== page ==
We hiked Sugarloaf Mountain a few weeks ago.
Not North Sugarloaf nor Middle Sugarloaf, both glorious platforms above the Zealand Valley.
But the other, other, other New Hampshire Sugarloaf, the remote North Country one east of Groveton in Stratford that stands tall above the stark wonder of the Nash Stream Forest and beyond.
Getting to the 3,701-foot rough and tumble mountain takes some driving and time.
The last eight miles or so is on the isolated and dirt Nash Stream Road near Stark and the trailhead isn’t readily announced, but a hunter’s camp and Cohos Trail marker make it spotted fairly easily for those looking for it.
Instead of making this a long day’s journey, my wife Jan and I opted to use a comfortable yurt at Milan Hill State Park as base camp and turned the odyssey into about a 25-mile drive to the trail’s starting point instead of waking with the sun back home.
Sugarloaf is a spur trip off northern New Hampshire’s Cohos Trail, the fine pathway that extends some 162 miles to Canada. It’s in a fine neighborhood of peaks, including stunning North and South Percy, and towers over the Granite State’s largest forest, the nearly 40,000-acre Nash Stream Forest.
With a history linked to logging and wood-pulp, the state bought the forest in 1988. Sportsmen and snowmobilers also enjoy the area as do anglers plying winding Nash Stream for trout.
On a soothing day, we spotted the small parking area after a bridge, walked by the brown and green trimmed camp, around a fence and over a brook on a snowmobile corridor before reaching the first signs informing us of the Sugarloaf Mountain Trail. There were no mileages given for the 4.2-mile round-trip hike and once off the yellow-blazed Cohos Trail, no more yellow blazes. Just occasional cairns for most of the way, leading to a wee bit of on-the-path anxiety.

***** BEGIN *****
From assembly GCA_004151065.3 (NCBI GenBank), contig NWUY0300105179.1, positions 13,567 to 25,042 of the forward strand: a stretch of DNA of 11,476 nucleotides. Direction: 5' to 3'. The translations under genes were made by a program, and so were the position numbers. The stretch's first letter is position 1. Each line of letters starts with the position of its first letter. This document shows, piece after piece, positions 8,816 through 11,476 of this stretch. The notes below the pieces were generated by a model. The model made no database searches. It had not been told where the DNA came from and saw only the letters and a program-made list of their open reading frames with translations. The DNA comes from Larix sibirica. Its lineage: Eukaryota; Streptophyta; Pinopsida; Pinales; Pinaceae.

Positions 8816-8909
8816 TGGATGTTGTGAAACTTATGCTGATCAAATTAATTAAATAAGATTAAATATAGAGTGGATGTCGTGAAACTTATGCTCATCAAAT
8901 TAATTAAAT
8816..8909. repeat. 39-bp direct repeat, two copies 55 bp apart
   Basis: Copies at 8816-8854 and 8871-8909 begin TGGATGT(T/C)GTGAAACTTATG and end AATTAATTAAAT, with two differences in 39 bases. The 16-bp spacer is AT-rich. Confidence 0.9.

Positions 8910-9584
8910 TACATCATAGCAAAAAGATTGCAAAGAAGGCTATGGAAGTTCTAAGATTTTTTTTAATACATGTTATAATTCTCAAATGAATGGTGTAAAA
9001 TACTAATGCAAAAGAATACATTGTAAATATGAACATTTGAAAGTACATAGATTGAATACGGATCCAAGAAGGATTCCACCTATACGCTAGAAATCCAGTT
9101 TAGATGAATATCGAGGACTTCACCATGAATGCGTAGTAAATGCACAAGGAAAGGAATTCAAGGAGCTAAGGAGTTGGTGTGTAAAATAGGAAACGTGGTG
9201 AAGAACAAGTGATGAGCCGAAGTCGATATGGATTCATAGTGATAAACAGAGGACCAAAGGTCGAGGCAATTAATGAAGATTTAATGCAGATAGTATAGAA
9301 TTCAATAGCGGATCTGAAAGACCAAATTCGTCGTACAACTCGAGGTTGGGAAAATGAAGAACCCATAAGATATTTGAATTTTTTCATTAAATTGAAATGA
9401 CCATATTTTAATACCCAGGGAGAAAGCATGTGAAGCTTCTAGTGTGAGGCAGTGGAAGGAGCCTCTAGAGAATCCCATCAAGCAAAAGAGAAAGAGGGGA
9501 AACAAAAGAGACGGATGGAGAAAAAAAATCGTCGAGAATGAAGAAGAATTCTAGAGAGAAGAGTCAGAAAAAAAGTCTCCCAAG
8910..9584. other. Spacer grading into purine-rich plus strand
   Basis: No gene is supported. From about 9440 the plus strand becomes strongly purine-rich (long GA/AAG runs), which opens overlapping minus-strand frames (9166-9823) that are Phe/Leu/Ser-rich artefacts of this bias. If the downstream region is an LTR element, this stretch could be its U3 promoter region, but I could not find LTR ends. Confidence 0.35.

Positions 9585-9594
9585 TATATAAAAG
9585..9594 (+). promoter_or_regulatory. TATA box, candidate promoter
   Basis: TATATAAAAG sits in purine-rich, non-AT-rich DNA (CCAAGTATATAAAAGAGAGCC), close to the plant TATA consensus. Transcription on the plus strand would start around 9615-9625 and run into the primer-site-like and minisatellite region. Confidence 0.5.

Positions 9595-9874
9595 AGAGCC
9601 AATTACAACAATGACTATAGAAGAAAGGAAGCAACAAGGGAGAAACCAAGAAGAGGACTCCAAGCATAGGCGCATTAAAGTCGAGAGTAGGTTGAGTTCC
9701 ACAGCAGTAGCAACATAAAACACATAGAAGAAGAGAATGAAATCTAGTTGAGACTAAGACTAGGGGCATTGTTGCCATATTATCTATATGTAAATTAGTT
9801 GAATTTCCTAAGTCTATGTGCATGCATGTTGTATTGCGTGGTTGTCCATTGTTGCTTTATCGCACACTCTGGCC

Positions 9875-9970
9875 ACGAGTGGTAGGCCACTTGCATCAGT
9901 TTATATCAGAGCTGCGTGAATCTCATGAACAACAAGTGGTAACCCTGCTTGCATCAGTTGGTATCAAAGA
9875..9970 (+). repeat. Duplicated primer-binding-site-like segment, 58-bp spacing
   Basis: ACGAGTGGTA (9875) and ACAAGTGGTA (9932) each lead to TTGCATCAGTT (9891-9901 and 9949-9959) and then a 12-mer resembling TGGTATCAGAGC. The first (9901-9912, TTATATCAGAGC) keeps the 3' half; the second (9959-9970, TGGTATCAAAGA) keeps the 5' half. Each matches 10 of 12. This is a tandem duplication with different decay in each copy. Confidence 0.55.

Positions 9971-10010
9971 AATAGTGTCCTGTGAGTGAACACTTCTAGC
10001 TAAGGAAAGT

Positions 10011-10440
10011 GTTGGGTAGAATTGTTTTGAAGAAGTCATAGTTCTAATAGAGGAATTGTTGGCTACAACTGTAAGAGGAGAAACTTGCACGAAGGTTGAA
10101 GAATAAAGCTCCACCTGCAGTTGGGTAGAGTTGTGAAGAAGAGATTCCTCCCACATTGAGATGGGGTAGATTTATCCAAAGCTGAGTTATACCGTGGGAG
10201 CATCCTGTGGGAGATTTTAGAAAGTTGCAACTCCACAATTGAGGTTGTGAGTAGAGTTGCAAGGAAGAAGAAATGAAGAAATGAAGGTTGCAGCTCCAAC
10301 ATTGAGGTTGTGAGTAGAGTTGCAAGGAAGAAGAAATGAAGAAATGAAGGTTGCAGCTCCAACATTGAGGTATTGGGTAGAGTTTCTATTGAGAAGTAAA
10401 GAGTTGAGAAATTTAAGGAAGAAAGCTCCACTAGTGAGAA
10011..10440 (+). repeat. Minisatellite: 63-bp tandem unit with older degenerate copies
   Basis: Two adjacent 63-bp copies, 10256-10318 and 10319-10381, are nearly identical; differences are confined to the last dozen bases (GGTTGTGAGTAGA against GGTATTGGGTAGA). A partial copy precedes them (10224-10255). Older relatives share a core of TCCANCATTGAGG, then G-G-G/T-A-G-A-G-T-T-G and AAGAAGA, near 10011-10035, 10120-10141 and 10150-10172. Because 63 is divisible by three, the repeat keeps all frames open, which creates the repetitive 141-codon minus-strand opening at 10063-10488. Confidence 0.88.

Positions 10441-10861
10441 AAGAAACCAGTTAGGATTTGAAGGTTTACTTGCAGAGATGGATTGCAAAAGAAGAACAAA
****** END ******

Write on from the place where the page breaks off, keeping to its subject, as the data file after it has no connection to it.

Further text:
At times, wet, muddy, wide, and rocky, the unforgiving steep logging road is a slog up the mountain’s east side. A number of blowdowns added a steeplechase element to the hike, but also made for rest stops.
Piles of moose dropping were frequent, and the higher we got, we spooked or were spooked by grouses minding their own business.
That unease abated about 1.7 miles into the hike when we came upon a clearing with lots of berries, dew, and flattened grasses where moose had bedded down. There were the remains of a fire warden’s cabin. Little more than a heap, we could see pieces of a tin roof, sink, wash basin, and more. A stream percolated nearby and we spotted a sign that said “Trail” pointing the way to the final stretch along the now thin path.
Popping through the trees onto the summit ledges produced relief and enchantment. The summit is a small stage from which to seeing the stunning, rippling landscape with familiar mountains in the Presidential Range in one direction while gazing out to Vermont in another. Quebec and Maine stand out in the distance as well.
But closer, it is the unfamiliar that is eye-catching—the Blue Mountains with peaks like Goback, Savage, and Blue all with no official trails.
Also on the summit was a stubborn old stove, perhaps previously used by the fire warden because the Sugarloaf Mountain Tower was once bolted to the summit. It didn’t have steps. Instead, it was more of a lookout cabin for the New Hampshire Forestry Service built around 1919 and replaced twice—in 1942 and in the mid-1960s. The cabin was closed in 1980 and burned two years later, according to the Forest Fire Lookout Association.
The stove was perched next to a welcoming rock where we were able to sit and admire the scenery. One never spends enough time on a summit, the hike never finished until back at the trailhead.
Our knees didn’t balk as much as we envisioned on the descent, and we opted for a tailgate lunch along the lonely road before heading back to the yurt.
There we toasted the North Country during a well-deserved happy hour around the campfire. Soon enough we were wrapping potatoes, bacon, and onions in tin foil to cook over the fire in the backwoods north of the notches in the state we call home.
Image by Marty Basch